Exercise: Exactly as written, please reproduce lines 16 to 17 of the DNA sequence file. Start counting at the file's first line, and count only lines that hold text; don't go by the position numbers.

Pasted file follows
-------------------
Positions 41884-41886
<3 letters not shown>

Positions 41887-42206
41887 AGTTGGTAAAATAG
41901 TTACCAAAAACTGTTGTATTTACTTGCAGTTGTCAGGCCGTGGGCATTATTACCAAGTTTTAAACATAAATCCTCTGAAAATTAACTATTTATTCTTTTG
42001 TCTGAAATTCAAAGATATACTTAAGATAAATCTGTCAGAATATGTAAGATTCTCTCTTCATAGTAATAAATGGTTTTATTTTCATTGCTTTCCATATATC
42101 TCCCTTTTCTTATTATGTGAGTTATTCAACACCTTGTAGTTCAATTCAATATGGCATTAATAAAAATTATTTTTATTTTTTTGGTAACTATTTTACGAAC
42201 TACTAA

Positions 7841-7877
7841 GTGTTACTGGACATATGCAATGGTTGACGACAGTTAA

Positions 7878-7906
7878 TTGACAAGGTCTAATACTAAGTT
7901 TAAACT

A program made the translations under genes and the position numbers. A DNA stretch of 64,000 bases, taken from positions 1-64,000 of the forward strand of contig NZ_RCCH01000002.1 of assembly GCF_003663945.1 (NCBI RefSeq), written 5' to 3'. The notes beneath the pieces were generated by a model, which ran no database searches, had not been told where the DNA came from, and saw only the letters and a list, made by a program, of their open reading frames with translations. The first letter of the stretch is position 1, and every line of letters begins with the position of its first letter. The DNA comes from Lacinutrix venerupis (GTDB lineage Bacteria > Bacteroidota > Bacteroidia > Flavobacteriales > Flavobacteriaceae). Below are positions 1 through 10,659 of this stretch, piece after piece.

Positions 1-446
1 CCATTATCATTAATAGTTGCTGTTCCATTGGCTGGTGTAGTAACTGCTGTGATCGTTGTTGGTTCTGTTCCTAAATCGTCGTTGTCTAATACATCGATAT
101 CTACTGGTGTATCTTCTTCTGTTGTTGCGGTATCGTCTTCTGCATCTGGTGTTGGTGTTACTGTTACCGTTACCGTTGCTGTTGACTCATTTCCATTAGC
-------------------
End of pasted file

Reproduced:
1 CCATTATCATTAATAGTTGCTGTTCCATTGGCTGGTGTAGTAACTGCTGTGATCGTTGTTGGTTCTGTTCCTAAATCGTCGTTGTCTAATACATCGATAT
101 CTACTGGTGTATCTTCTTCTGTTGTTGCGGTATCGTCTTCTGCATCTGGTGTTGGTGTTACTGTTACCGTTACCGTTGCTGTTGACTCATTTCCATTAGC